WikiLeaks Lawyer Says Pentagon Given Access to Unpublished Secret Documents

A lawyer representing the whistle-blowing Web site WikiLeaks says U.S. government officials have been given codes and passwords granting them online access to official U.S. government documents that WikiLeaks so far has not published.

Timothy Matusheski, a lawyer from Hattiesburg, Miss., who says he represents whistle-blowers and has been in touch with both WikiLeaks founder Julian Assange and at least one government official involved in investigations of WikiLeaks, said the site had set up a “secure channel” through which authorized users could access the unpublished material. He said credentials for using this channel had been forwarded to representatives of the U.S. government whom he did not identify. Pentagon spokesman Bryan Whitman did not immediately respond to requests for comment.

Matusheski indicated that the reason WikiLeaks had taken these steps was to make good on its offer to try to work with U.S. authorities to remove from reports, published in the future by the Web site, sensitive information that could put innocent lives in jeopardy.

Matusheski said U.S. officials had even been given access to an online mechanism through which they would be able to redact what they consider potentially sensitive information. Matusheski says he himself has been given only a portion of the codes needed to access the unpublished material. So, he says, the U.S. government now has wider and more complete access to the material than he did.

Matusheski did not explain how WikiLeaks allegedly passed this information on to government representatives, and he said he has no knowledge of whether anyone in the government has actually used the codes to take a look at unpublished material in WikiLeaks' hands.

Earlier this week, Assange and Pentagon spokesmen indulged in a bout of long-distance name-calling, with Pentagon spokesmen denying that U.S. defense officials had “any direct contact with WikiLeaks," and Assange insisting, in an interview with the Associated Press in Stockholm, that the U.S. had expressed a willingness to discuss a request from WikiLeaks that U.S. officials help the Web site redact Afghan war documents that it has in its possession but hasn’t yet published. In an e-mail to Declassified, Assange insisted: “We are correct, the Pentagon lies or misleads, as per usual.”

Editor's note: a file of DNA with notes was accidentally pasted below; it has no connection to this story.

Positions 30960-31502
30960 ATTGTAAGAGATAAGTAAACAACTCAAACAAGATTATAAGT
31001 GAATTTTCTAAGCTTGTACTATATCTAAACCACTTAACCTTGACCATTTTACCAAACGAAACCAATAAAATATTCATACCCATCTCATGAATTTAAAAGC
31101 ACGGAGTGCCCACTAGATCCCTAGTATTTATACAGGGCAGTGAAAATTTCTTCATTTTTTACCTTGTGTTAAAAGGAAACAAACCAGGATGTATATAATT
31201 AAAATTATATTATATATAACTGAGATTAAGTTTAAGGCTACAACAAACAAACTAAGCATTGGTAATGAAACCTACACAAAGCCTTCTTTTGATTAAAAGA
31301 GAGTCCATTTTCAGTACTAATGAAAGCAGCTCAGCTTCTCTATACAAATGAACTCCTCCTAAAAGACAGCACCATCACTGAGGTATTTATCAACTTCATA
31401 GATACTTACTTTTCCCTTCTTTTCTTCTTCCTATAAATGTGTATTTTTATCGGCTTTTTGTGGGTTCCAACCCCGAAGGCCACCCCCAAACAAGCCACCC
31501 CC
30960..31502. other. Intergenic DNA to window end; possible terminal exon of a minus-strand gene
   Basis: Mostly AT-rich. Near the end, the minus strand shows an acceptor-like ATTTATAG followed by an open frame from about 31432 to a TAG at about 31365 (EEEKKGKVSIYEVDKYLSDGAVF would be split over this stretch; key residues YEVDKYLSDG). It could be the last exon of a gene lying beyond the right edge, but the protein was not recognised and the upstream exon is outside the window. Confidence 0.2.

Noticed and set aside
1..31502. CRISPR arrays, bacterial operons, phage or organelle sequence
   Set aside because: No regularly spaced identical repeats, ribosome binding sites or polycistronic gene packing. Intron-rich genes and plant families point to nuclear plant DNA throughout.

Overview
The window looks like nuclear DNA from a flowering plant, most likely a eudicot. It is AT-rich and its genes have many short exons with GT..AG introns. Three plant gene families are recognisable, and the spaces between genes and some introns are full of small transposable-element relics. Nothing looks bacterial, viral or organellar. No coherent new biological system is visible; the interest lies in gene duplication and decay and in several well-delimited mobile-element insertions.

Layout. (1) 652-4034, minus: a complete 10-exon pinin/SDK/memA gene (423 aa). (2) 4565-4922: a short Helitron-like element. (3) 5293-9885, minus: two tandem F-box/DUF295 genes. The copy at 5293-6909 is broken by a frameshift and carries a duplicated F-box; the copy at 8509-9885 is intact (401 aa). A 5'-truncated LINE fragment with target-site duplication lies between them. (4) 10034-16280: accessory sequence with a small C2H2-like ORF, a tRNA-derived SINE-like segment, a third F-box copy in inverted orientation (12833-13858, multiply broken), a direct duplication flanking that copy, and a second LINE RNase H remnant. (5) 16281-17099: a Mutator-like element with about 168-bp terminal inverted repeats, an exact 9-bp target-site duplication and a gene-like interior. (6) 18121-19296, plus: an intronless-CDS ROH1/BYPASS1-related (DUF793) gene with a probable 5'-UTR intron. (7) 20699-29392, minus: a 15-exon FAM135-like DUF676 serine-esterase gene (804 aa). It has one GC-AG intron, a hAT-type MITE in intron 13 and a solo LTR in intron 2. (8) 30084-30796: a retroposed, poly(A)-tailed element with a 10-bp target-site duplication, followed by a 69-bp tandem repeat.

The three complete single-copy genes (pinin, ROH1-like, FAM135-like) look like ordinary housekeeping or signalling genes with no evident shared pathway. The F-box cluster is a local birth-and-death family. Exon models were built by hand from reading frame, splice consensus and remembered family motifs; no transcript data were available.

Not long after the “liar, liar” accusations began flying between Assange and Pentagon spokesmen, WikiLeaks posted, via Twitter, a copy of an Aug. 16 letter that Jeh Johnson, the Defense Department’s general counsel, had sent to Matusheski. In the letter—which was sent out before the Pentagon spokesman gave us their denials of any “direct” contact with WikiLeaks—Johnson claimed that Matusheski, on behalf of WikiLeaks, had sought a conversation with someone in the U.S. government to discuss “harm minimization” with regard to 15,000 official Pentagon reports on the Afghan war that WikiLeaks has been threatening to make public.

In the letter, however, Johnson reiterates the Defense Department’s position as it was stated by official spokesmen to Declassified: “The Department of Defense will not negotiate some ‘minimized’ or ‘sanitized’ version of a release by WikiLeaks of additional U.S. Government classified documents. The Department demands that nothing further be released by WikiLeaks, that all of the U.S. Government classified documents that WikiLeaks has obtained be returned immediately, and that WikiLeaks remove and destroy all of these records from its databases.”

The disclosure that the Pentagon had sent its letter to Matusheski before its spokesmen issued denials to Declassified of “direct” contacts with WikiLeaks attracted a certain amount of commentary in the blogosphere (see this item by Salon's Glenn Greenwald) questioning the credibility of the official Pentagon story and the sincerity of assertions by Pentagon reps that WikiLeaks alone is putting innocent lives in jeopardy.

A second WikiLeaks lawyer, Julie Turner of Palo Alto, Calif., told Declassified on Friday that earlier this summer—after news stories began to appear about the arrest of a U.S. soldier alleged to be a WikiLeaks source, but before WikiLeaks published the first tranche of its trove of Pentagon documents on the Afghan war—she had engaged in an after-hours call with State Department officials in which she gave them reliable contact information for WikiLeaks, whose leading figure, Assange, is notorious for being hard to reach.

However, neither Turner nor Matusheski said they ever had an indication from any official representative of the U.S. government that authorities were in any way willing to engage or cooperate with WikiLeaks in prepublication review of any official reports in the Web site’s possession. Hence, while both WikiLeaks and government officials sometimes appear to have tried spinning the facts to their advantage, both parties appear to have at least been consistent in stating their respective positions on cooperation with each other—or lack thereof.

Matusheski added that on Friday, an Army investigator working on the case of Bradley Manning, an Army soldier linked to WikiLeaks who has been charged with unauthorized handling of classified reports, had contacted him about a possible meeting next week. Matusheski said the Army investigator, Chuck Ames, said he expected to bring along three colleagues, including a lawyer—presumably a federal prosecutor—from the office of the U.S. attorney for the Eastern District of Virginia. Matusheski said Ames did not explain the purpose of the meeting, but that the Army investigator did advise Matusheski that his party intended to respect any attorney-client privilege he wished to assert.